Now, this reading is paired with the Second Samuel reading of Elijah leaving Elisha, such that Elisha had “a Transfiguration” when he put on the mantle of Elijah – the Holy Spirit of God that brings on the Christ Mind and the resurrection of Jesus [before Jesus was known by human beings]. In that event, which continues beyond the point of the reading on the last Sunday after the Epiphany, there was a company of fifty prophets who watched from afar as Elisha went with Elijah, to where he ascended into heaven. When Elisha went back across the Jordan, those who watched the two go away together, with only Elisha returning, offered repeatedly to go and search for Elijah … just in case he was hiding some place, in need of rescue. They asked so many times that Elisha finally said, “Yeah. That’s a good idea. Go look for Elijah.” They searched for a week and then came back saying he was gone. Elisha knew all along that Elijah had risen to heaven, because Elisha had risen as the new high priest with the Christ mantle.
That story is how it is impossible to tell anyone about a personal experience of a deep spiritual nature, because everyone must have his or her own personal experience for it to make sense. That then becomes the truth of Christianity, where all members must be Jesus Christ reborn, or else there are people hanging around that want to go search for Jesus, when Jesus is standing right in front of him or her, in a body that looks nothing like the pictures of Jesus in the Biblical coloring books.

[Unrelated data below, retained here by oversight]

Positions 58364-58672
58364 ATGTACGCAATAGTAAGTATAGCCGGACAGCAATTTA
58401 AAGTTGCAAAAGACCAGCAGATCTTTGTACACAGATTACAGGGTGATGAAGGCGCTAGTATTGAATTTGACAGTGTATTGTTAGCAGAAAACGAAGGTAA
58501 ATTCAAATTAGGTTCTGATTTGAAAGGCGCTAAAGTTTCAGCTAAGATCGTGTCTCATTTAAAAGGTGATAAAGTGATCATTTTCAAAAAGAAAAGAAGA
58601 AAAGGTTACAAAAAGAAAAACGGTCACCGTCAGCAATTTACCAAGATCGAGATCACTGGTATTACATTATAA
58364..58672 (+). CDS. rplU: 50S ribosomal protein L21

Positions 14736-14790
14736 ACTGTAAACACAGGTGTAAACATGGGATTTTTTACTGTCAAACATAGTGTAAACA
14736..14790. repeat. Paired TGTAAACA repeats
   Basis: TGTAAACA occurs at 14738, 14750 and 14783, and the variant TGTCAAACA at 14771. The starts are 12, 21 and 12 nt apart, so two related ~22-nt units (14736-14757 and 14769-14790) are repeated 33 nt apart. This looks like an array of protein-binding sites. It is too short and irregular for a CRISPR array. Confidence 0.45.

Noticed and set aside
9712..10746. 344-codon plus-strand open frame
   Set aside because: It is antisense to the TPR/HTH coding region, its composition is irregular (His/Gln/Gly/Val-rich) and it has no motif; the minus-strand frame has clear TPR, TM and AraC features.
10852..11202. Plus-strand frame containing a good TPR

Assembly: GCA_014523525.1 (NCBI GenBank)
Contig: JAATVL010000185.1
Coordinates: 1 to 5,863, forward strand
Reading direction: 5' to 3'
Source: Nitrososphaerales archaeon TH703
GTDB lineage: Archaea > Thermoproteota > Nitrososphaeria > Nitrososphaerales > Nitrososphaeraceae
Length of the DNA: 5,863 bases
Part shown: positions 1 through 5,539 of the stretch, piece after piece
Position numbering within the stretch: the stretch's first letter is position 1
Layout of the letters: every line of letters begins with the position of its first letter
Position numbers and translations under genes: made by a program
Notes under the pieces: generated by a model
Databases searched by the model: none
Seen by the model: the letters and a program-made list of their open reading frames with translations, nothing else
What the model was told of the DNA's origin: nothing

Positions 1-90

So, as a Gospel reading on the last Sunday after the Epiphany, when all true Christians are supposed to be remembering their own days past, when he or she was a mere disciple that witnessed some remarkable, life-changing event, one that would forevermore stay with that person [those people with the same past “Transfiguration” experience, each uniquely powerful to the individual], all Apostles-Saints can do is smile when novices are listening to a priest read aloud the words that tell of Simon-Peter, James and John, "Yes. You witnessed Jesus glowing, along with Moses and Elijah, but you cannot profit from telling that to anyone."
The priest reading the words aloud should know from personal experience what the words mean and then preach a sermon that enlightens wantabe Christians to the truth. Once upon a time that was the case, when there were seekers of truth wanting to be themselves transfigured into Christians. Alas, those days have become no more. But, then that is why God has His prophets write all this important stuff down. Since it is all up to the individual to have a persona epiphany, God is waiting to help all who truly want to be reborn as His Son. Take the time to seek and you will find.